Thursday, August 06, 2009

Hmm. I wonder how the recession is affecting people who wrote a book titled SHAM.

So here's what gets meno, let me rephrase that: Here's what drives me nutsabout Oprah. Actually, that's still not quite right. Here's what drives me nuts about Oprah's audience, which is smaller than it once was, but still vast and enviably loyal, especially in these times of utter MSM free-fall.

I'm sitting in a pizza place last night, and unaccountably, on the large central TV where normally there would be ESPN or some other sports-related fare, there's the Oprah Winfrey Show. The day's theme, apparently, is the recession and how it's affecting people at all different social strata. One of Oprah's guests is a wealth expert whose name I didn't catch, but that doesn't matter. What does matter is that Oprah starts peppering the guy with questions like, "So, tell us, how have the rich been affected by the recession?" This, from the gal ranked among America's richest women (and arguably the richest one who isn't an heiress) by Forbes, which also pegs her as the most powerful celebrity. How have "the rich" been affected? That's a little bit like Shaquille O'Neal asking some expert in human physiology or sociology, "So tell us, what's life really like for tall people these days?" But undaunted, Oprah went on in that vein, with no apparent self-consciousness or sense of irony, for an astonishingly long timea full 10-minute segment. Exactly as if Oprah Winfrey, she of the $2.7 billion net worth, has no idea how "the rich" might live.

How does she get away with this?

I really want to know. How does she get away with pretending to be just "one of the folks," as Bill O'Reilly might put it? When Oprah gasps at the fact that some shoes actually cost several hundred dollars, why do audience members not take off their own shoes, rush the stage and shove a stiletto heel into her eye? I don't understand how these people, these millions of nodding, smiling, ultra-made-up admirers, fail to see that they're being played. And I guess, if I'm overreacting here, it's because I see this occurring in one form or another throughout SHAMland. I see the wealth-building guru pad his bank account by inducing consumers who barely have the proverbial two sticks to rub together to empty their own bank accounts so they can scrounge up the fee for his new seminar on "surviving hard times." (Don't they realize that they are his strategy for surviving hard times?) I see the expert in multilevel marketing who persuades gullible Joes and Janes to part with their hard-earned wages in order to join an enterprise that will "make us all a fortune!"even though he's already got his fortune, which he made on the backs of a previous generation of Joes and Janes. I see the guru of success mysticism who charges people $7500 for a private ride-along in his Rolls, as if success can be caught, like the swine flu; and though his clientele clearly aren't poor to begin with, I wonder how soon he starts laughing at them after they get out of the car.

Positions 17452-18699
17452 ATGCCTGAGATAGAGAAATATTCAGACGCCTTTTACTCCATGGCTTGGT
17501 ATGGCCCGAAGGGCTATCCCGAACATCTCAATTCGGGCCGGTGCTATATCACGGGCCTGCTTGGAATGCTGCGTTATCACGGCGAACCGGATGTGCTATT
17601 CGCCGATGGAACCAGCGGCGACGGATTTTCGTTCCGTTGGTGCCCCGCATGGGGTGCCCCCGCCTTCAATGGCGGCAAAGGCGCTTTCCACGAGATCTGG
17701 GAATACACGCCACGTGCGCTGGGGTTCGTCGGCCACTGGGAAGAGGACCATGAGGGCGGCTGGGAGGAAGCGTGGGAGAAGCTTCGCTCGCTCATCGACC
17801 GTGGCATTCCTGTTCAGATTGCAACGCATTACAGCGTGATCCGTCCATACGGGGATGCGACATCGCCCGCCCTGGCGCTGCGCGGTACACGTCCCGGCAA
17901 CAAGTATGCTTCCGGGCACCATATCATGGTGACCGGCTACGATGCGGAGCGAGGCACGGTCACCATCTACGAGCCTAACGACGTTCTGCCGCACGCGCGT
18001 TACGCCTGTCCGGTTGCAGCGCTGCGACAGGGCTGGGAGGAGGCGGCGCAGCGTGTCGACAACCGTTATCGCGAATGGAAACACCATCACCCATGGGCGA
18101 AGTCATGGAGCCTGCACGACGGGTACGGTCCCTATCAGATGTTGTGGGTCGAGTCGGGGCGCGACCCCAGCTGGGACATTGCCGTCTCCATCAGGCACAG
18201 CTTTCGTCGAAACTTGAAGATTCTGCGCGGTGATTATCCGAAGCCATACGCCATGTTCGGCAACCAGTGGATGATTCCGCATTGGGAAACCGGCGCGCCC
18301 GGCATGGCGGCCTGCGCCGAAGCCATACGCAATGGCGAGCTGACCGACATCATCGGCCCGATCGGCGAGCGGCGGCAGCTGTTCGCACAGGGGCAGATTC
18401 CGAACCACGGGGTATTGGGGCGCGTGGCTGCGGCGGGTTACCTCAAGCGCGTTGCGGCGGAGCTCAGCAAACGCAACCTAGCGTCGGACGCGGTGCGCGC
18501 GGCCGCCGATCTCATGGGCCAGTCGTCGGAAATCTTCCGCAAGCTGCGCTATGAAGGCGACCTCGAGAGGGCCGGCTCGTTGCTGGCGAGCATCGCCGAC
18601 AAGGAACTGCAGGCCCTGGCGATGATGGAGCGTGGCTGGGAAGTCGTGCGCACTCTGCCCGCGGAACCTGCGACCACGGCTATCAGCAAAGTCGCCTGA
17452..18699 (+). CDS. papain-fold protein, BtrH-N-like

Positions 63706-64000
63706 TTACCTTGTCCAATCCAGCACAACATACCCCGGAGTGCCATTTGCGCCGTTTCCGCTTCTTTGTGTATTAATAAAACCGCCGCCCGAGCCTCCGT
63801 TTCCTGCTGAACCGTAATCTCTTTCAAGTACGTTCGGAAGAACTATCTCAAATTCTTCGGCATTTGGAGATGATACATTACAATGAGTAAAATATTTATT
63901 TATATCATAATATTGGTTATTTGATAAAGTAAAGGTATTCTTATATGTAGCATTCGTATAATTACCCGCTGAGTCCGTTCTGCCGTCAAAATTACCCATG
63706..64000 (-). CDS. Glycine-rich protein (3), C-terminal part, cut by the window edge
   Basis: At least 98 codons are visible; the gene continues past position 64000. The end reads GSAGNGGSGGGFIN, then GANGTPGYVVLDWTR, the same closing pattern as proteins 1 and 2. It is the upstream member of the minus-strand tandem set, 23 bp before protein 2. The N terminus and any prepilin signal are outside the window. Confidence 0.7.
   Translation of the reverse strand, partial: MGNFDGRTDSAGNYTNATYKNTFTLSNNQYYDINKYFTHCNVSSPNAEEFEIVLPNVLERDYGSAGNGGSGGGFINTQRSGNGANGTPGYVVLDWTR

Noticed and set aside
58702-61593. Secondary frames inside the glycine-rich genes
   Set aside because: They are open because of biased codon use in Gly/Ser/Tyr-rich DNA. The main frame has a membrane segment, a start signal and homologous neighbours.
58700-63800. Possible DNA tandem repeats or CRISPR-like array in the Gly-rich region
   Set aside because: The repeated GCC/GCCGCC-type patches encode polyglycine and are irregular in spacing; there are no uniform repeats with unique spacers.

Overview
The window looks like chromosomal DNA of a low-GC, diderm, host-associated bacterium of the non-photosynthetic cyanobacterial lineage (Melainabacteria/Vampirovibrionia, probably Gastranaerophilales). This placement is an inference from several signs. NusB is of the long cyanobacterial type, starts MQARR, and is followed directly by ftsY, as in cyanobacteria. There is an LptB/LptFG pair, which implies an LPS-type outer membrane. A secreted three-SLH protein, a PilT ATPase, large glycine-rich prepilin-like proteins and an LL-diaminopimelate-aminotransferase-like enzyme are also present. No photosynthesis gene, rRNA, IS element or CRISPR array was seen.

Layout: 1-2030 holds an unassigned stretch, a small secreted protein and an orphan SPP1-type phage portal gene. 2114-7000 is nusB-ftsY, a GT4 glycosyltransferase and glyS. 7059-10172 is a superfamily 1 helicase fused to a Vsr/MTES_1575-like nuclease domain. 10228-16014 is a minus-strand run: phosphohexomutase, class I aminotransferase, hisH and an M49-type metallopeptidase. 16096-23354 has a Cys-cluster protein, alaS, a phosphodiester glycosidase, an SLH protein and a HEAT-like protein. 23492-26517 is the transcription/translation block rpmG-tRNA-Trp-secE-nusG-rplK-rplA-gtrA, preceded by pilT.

I wonder how often Oprah laughs at her audience. I wonder if she gets backstage (or maybe back at her mid-seven-figure Magnificent Mile condo) with her BFF Gayle and they pop open a bottle of Cristal Brut and roll on the floor at how they pulled the whole thing off....


Anonymous said...

Yeah, Oprah and recession woes... That's a good one.

I also remember her having a "special" on the status of health "care" in the US, way back when I still watched her. She brought "experts" from "both sides of the debate" (as if there were both sides... OK, OK, I know, there are two sides -- care side and profit side), and pretended to be affected by the plight of the uninsured in America, while giving, essentially, a free reign to the representative of the insurance industry (who also pretended to be affected). It was pathetic. IMHO.

Steve Salerno said...

Well, not to digress too much, but in fairness, I don't think the health-care issue is as simple as "profits" vs. "conscience," just as I don't think gun control is a simple issue of raving militia lunatics vs. intelligent, enlightened citizens. The polls make clear that there are any number of people across the land who are skeptical of what they view as "socialized medicine," and whatever it is or ends up being, they certainly don't want their tax dollars paying for it. A guy I play ball with puts it this way: "I've worked 25 years to get myself to my current place of stability and security. And now somebody who never worked a day in his life is going to be entitled to exactly the same benefits I have? So what did I bust my ass for, all of those years!"

Whether you agree or not, I don't think it's a question that can simply be dismissed.

Anonymous said...

Steve, not to digress, I agree, but: it is a matter of seeing health care as a privilege vs. human right. There is really no debate on that. There may be debate on the financial aspects of the issue, but one either believes this is a human right or a privilege for those who can afford it. I'm afraid there is no compromise between those two viewpoints. But then I've written enough about it (on my blog and elsewhere), so my views are readily known.

Anonymous said...

Alright, Steve, just indulge me for one brief moment and see this.

Stever Robbins said...

The weird pseudo-hypocrisy of the Haves identifying with the Have-nots hits politics and even daily life, as well.

Most of our Congresspeople are independently wealthy (defined as: able to maintain a middle-class standard of living purely on savings without having to work another day for the rest of their life). Yet they glibly discuss policy that impacts "working families" with very little concept of what working families' life might actually be like.

Ditto for rich CEOs. etc. I once watched the founder of a very successful high-tech company talking with one of his employees.

Her: "I have to leave to pick up my child from day care."
Him: "Why don't you just have your nanny do that?"

(He was her employer, he knew exactly how much she made, and apparently he never bothered to notice that her gross income was approximately the same as a nanny's.)

In short: I don't think you've found a phenomenon that has much to do with SHAMsters (though they certainly use it to the hilt); I think it's a problem with the rich of all varieties in our fair country.